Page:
Unfortunately, little data are available to substantiate estimates of increased flows as a result of CBM activity. One recent attempt to generate better information on the effects of increased surface water flows yielded a channel width data index. Dr. Greg Wilkerson, a civil engineering professor at the University of Wyoming, notes that the lack of flow data kept him from being able to model flow effects, but that the index produced by the study provides a means of determining how much change has occurred. The index and report are available through the Water Resources Data System at the University of Wyoming.
A few of the water quality concerns resulting from CBM activity include the interaction of sodium-adsorption ratio (S.A.R.) in the produced water with soils downstream of the discharge; the variable nature of potential pollutants like sodium, barium, iron, and manganese in produced waters; the emergence of salt crusts on newly waterlogged clays; and the reaction of organisms (from microinvertebrates to fish to humans) to the produced waters in draws, ponds, or rivers.
The Wyoming Department of Environmental Quality has established a general permit for coal bed methane discharge waters that requires operators to monitor their discharges based on the following tables.
Table 2: WDEQ Water Quality Division Coal Bed Methane General Permit Monitoring Parameters and Limits
|Total Petroleum Hydrocarbons||Daily Maximum - 10 mg/l|
|Specific Conductance||Daily Maximum - 7,500 micromhos/cm|
|Radium 226||Daily Maximum - 1pCi/l|
|pH||6.5 to 8.5 standard units|
|Total Iron||Daily Maximum - 60 µg/l|
|Total Manganese||Daily Maximum - 10 µg/l|
|Total Barium||Daily Maximum - 200 µg/l|
|Chlorides||Daily Maximum - 46 mg/l|
Table 3: WDEQ Water Quality Division Coal Bed Methane General Permit Monitoring Requirements
|Parameter||Measurement Frequency||Sample Type|
|Total Petroleum Hydrocarbons||Once every 6 months||Grab|
|Specific Conductance||Once every 6 months||Grab|
|pH||Once every 6 months||Grab|
|Total Flow (Million gallons/day)||Monthly||Continuous|
Operators' coverages under the general produced water discharge permit are dependent on staying within the limits above.
Organizations outside the state government have been calling for more information to form the basis for regulation ofCBM produced water. For instance, the Coal Bed Methane Coalition in Buffalo, Wyoming, would like to evaluate discharge alternatives. A memorandum distributed in late October 2001 assesses the need for further research on discharge alternatives:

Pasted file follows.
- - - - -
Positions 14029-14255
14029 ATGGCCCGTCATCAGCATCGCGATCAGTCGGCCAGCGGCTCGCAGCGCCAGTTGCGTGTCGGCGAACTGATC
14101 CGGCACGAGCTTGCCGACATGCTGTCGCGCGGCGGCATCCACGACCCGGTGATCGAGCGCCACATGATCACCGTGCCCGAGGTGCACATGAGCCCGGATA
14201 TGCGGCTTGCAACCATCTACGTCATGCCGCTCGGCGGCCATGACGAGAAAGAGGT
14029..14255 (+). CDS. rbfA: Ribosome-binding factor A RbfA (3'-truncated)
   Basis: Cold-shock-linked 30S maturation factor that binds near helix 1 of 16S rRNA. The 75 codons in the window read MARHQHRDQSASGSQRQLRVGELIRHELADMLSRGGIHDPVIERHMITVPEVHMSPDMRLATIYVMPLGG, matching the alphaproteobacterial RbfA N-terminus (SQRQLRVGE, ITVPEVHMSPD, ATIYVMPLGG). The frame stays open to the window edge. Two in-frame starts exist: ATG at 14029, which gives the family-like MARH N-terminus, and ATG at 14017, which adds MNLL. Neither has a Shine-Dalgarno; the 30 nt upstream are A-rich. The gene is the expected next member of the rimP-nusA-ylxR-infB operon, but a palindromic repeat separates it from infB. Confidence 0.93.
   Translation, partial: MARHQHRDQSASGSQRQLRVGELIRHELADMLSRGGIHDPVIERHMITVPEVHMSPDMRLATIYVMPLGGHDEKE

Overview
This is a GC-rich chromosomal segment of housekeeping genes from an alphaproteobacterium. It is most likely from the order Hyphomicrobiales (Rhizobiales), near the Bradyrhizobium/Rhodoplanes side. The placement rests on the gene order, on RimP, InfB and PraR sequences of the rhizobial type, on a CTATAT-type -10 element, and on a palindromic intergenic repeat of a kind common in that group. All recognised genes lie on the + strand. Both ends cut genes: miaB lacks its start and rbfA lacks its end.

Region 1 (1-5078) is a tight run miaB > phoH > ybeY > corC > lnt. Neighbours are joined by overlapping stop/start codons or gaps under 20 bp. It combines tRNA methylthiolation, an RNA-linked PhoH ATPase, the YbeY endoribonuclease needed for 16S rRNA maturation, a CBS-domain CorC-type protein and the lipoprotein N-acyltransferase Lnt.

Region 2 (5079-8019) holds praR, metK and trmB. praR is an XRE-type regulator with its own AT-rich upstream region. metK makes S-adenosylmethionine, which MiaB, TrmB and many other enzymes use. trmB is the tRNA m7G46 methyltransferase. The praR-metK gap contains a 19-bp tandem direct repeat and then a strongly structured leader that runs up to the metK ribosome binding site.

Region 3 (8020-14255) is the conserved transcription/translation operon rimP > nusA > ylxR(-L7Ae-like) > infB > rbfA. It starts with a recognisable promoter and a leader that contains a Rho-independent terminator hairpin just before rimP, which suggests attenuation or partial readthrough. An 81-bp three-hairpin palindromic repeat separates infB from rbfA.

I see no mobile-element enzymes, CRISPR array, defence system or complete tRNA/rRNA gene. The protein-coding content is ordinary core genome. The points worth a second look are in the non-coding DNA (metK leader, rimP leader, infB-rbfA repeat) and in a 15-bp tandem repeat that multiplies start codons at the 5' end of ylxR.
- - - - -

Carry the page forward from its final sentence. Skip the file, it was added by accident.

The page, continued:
Watershed-based water management plans and landowner associations are key to controlling impact and taking maximum advantage of produced water. Alternatives to discharge such as irrigation, storage and retrieval, dust control, and fire suppression all must be tested and evaluated.Consideration must be given to surface water, alluvial underflow, and groundwater. The effects of recharge on alluvium are difficult to study yet very important as alluvial aquifers are important for agriculture. On the obverse of the coin, drawdown issues must be addressed in the deeper aquifers. Means to minimize and mitigate transboundary effects on downstream parties must be identified and implemented where appropriate.
Further data availability regarding CBM impacts will probably further evolve the debate over regulations and potential mitigations.
Wetlands are transitional lands between terrestrial and aquatic systems where the water table is usually at or near the surface or the land is covered by shallow water. For purposes of the classification, wetlands must have one or more of the following three attributes:
The wetland classification system is hierarchical, with wetlands and deepwater habitats divided among five major systems at the broadest level. The five systems include Marine (open ocean and associated coastline), estuarine (salt marshes and brackish tidal water), Riverine (rivers, creeks, and streams), Lacustrine (lakes and deep ponds), and Palustrine (shallow ponds, marshes, swamps, sloughs). Systems are farther subdivided into subsystems, which reflect hydrologic conditions. Below the subsystem is the class, which describes the appearance of the wetland in terms of vegetation or substrate. Each class is further subdivided into subclasses; vegetated subclasses are described in terms of life form and substrate subclasses in terms of composition. The classification system also includes modifiers to describe hydrology (water regime), soils, water chemistry (pH, salinity), and special modifiers relating to man's activities (e.g., impounded, partly drained).
The NWI coverage for the Northeast Wyoming River Basins contains 3 systems: